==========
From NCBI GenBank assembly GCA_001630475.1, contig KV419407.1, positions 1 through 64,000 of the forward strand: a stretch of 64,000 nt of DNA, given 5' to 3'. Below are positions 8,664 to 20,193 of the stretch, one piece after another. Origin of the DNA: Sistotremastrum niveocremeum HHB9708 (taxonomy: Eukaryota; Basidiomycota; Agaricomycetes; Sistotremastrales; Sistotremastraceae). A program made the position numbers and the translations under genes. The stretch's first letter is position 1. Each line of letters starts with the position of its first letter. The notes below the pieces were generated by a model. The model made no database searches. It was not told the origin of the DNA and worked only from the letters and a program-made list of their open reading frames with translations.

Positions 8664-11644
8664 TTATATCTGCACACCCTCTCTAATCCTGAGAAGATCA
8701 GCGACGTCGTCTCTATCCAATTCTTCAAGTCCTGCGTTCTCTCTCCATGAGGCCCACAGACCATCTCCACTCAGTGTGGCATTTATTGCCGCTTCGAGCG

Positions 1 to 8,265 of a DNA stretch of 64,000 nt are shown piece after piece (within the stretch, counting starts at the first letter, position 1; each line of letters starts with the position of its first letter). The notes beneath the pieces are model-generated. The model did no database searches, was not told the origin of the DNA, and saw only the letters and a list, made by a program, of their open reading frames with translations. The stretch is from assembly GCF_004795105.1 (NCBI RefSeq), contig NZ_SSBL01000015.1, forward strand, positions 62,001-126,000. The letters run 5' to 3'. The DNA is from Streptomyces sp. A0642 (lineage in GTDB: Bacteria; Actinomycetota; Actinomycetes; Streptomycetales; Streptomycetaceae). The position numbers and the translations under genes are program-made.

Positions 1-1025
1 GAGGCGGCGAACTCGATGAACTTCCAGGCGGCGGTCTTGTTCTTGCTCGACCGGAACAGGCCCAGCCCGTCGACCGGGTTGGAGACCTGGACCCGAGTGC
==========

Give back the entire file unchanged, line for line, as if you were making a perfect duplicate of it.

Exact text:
From NCBI GenBank assembly GCA_001630475.1, contig KV419407.1, positions 1 through 64,000 of the forward strand: a stretch of 64,000 nt of DNA, given 5' to 3'. Below are positions 8,664 to 20,193 of the stretch, one piece after another. Origin of the DNA: Sistotremastrum niveocremeum HHB9708 (taxonomy: Eukaryota; Basidiomycota; Agaricomycetes; Sistotremastrales; Sistotremastraceae). A program made the position numbers and the translations under genes. The stretch's first letter is position 1. Each line of letters starts with the position of its first letter. The notes below the pieces were generated by a model. The model made no database searches. It was not told the origin of the DNA and worked only from the letters and a program-made list of their open reading frames with translations.

Positions 8664-11644
8664 TTATATCTGCACACCCTCTCTAATCCTGAGAAGATCA
8701 GCGACGTCGTCTCTATCCAATTCTTCAAGTCCTGCGTTCTCTCTCCATGAGGCCCACAGACCATCTCCACTCAGTGTGGCATTTATTGCCGCTTCGAGCG

Positions 1 to 8,265 of a DNA stretch of 64,000 nt are shown piece after piece (within the stretch, counting starts at the first letter, position 1; each line of letters starts with the position of its first letter). The notes beneath the pieces are model-generated. The model did no database searches, was not told the origin of the DNA, and saw only the letters and a list, made by a program, of their open reading frames with translations. The stretch is from assembly GCF_004795105.1 (NCBI RefSeq), contig NZ_SSBL01000015.1, forward strand, positions 62,001-126,000. The letters run 5' to 3'. The DNA is from Streptomyces sp. A0642 (lineage in GTDB: Bacteria; Actinomycetota; Actinomycetes; Streptomycetales; Streptomycetaceae). The position numbers and the translations under genes are program-made.

Positions 1-1025
1 GAGGCGGCGAACTCGATGAACTTCCAGGCGGCGGTCTTGTTCTTGCTCGACCGGAACAGGCCCAGCCCGTCGACCGGGTTGGAGACCTGGACCCGAGTGC